• We don’t expect participants to read. Refer to pg. 115The facilitator created a constellation diagram to visualize and better understand the factors that contributed to the incident and their interconnections.The factors were confirmed by consultation with those engaged in the incident and operational and/or medical leaders. This step was very helpful in summarizing the findings and developing recommended actions.
  • The ultimate goal of incident analysis is to take action to reduce the risk of recurrence and make care saferWhether you are a member of the analysis team, or you are facilitating the analysis process, maintain focus by reminding yourself that if we do nothing, the dark persists, if we use facts as our illumination (not judgement, not punishment, not discipline), we are better able to determine exactly where we can focus attention and effort to make care saferAn upcoming learning module focuses entirely on developing and managing recommended actions. Refer to Section 3.6.6 in the CIAF (Canadian Incident Analysis Framework) document
  • • W1: Establish a standardized home care risk assessment tool for screening patients that are transitioning back to the community from hospital. Consider the feasibility and effectiveness of the regularly assigned home care nurse beginning the screening process with a call from the acute care nurse planning for the patient discharge then completing the assessment with a telephone or in-person client assessment.• CO 1: Develop, implement and evaluate a system-wide Discharge Medication Reconciliation Process. Consider using a pilot test approach initially to determine a successful strategy for spread.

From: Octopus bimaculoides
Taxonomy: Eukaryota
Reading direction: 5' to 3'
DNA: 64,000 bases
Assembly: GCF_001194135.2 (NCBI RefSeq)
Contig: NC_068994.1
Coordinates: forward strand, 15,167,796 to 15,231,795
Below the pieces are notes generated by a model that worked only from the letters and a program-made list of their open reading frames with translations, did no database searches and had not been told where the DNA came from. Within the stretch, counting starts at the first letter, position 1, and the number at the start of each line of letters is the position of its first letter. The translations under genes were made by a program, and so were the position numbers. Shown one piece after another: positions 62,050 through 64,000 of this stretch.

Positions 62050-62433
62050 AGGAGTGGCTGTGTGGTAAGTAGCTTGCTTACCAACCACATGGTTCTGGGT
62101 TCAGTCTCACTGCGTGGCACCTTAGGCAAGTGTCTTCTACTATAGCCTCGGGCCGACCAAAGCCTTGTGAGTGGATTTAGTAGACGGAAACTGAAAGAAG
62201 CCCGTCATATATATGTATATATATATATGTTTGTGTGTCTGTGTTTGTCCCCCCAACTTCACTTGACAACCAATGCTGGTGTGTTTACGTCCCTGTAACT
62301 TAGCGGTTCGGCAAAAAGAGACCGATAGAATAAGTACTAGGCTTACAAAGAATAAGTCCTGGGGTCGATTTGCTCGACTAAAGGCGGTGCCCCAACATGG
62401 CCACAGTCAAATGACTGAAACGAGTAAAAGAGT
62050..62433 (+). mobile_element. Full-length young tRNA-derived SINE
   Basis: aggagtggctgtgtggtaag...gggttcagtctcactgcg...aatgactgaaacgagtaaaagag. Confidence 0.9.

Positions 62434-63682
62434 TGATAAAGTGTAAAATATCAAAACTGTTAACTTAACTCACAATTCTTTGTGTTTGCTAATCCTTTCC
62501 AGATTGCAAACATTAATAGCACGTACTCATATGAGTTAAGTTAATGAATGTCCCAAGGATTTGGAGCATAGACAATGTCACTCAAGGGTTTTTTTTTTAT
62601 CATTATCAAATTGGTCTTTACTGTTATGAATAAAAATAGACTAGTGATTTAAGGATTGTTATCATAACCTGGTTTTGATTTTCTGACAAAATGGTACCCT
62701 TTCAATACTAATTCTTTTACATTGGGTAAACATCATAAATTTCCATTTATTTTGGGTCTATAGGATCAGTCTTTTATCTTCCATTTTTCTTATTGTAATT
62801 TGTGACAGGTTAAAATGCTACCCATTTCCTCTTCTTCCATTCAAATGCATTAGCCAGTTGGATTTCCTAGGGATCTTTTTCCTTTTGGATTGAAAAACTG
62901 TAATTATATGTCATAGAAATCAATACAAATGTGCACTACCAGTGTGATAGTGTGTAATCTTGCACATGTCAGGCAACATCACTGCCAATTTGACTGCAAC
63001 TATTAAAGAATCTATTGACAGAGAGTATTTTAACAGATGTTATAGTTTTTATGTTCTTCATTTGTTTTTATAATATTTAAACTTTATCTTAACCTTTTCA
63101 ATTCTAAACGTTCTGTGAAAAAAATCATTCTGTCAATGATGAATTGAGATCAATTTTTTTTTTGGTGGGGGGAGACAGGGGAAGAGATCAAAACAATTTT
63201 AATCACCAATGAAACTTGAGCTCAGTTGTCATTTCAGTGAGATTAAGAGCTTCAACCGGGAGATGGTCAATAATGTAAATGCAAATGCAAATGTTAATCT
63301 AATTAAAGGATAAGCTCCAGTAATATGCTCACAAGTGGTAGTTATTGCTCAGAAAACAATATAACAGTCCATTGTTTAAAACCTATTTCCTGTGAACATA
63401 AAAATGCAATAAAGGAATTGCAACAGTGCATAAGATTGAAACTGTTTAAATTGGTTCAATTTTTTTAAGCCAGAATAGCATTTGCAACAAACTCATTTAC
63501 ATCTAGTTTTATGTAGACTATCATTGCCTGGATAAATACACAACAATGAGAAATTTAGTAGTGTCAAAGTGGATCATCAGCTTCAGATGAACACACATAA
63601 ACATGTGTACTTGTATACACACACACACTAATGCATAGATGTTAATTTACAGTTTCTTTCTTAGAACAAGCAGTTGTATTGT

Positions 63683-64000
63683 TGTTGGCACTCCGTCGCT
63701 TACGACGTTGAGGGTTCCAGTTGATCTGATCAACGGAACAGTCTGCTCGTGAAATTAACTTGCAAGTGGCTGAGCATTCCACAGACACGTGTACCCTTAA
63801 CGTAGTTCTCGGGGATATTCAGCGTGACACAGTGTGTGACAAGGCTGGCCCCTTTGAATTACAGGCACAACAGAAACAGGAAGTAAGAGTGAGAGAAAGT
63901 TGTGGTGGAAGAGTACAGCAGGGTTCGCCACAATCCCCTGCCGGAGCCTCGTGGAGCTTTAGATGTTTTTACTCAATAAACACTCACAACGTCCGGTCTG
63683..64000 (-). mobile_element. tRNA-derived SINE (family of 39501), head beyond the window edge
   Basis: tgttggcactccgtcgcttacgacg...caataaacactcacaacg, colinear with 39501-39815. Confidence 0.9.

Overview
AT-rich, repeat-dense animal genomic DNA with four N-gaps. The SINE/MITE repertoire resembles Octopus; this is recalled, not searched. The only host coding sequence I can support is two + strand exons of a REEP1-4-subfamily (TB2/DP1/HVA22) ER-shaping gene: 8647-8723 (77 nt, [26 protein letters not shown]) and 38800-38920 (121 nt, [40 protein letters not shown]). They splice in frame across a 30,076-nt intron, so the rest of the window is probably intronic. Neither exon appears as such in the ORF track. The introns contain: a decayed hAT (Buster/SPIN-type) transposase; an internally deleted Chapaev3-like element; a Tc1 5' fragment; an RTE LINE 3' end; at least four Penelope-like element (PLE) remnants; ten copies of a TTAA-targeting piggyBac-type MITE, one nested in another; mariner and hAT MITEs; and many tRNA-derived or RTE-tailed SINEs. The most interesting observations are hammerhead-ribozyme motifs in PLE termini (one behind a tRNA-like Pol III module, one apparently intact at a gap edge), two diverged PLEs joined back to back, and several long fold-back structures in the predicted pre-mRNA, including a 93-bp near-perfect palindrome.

• Follow-throughAn evaluation was completed by the QI Director one year after the incident analysiswas completed:
  • Raise your hand, your line will be unmuted
  • Gordon is a Patient Safety Consultant with the Quality Improvement and Patient Safety Unit of the Winnipeg Regional Health Authority.  His background is in Social Work with a graduate degree in Social Policy and Administration and his work experience includes Children’s Mental Health and Child Welfare.  He has been leading Critical Incident Reviews for about 3 ½ years.  We heard about the great work Gordon and his team are doing only 2 months ago. In November, Sandi and me met one of Gordon’s colleagues at a learning event organized by our colleagues from the HQCA. Shirley she told us about the great work the Winnipeg team is doing with Concise analysis. Excited to find a great organization to profile and put in the spotlight for the rest of the country we begin to learn more about the team, had a few calls and email exchanges with Gordon and felt very confident that the experience of this team will be valuable to all of you. As you listen to this very practical application of the concise method Carolyn introduced please make sure you capture your questions and comments in the chat box or on paper. Gordon will answer your questions following his presentation. Please join me in welcoming Gordon to our session. Gordon Luy, BSW, MSW WRHA Patient Safety Consultant364-99 Cornish AvenueWinnipeg, MB R3C 1A2Telephone: 204-788-8361Fax: 204-788-8430
  • Raise your hand, your line will be unmuted
  • Facilitated small group discussion20 minute breakout session. Ioana: recognize different levels of experience. Our goal is that each person leave having learned something - if you are new share your questions and challenges- If you are experienced share your solutions If chat box is “hot” say no to breakout Facilitation tips:Begin with a roundtable: name, organization and what you’d like to take home at the end of the sessionAsk to use the pointer to share their level of experiencePick on people to break the ice – point to what was presented earlier and use the one pager for comprehensive as guideCareful not to overwhelm them – ask, listen then talkMake sure they have the feeling that they accomplished something.Additional facilitation questions:What does one need to do to make this completely fail What is the role of patient/ family in the analysis process Describe the steps to create a timeline of the eventPerform the main steps to analyze information to identify contributing factors and relationships
  • Most participants will “move” to breakout roomsSome participants will stay in the main roomThose prompted: click YES to bothpop-up screens to “move”If chat box is “hot” say no to brekout
  • NadineFacilitators report back on process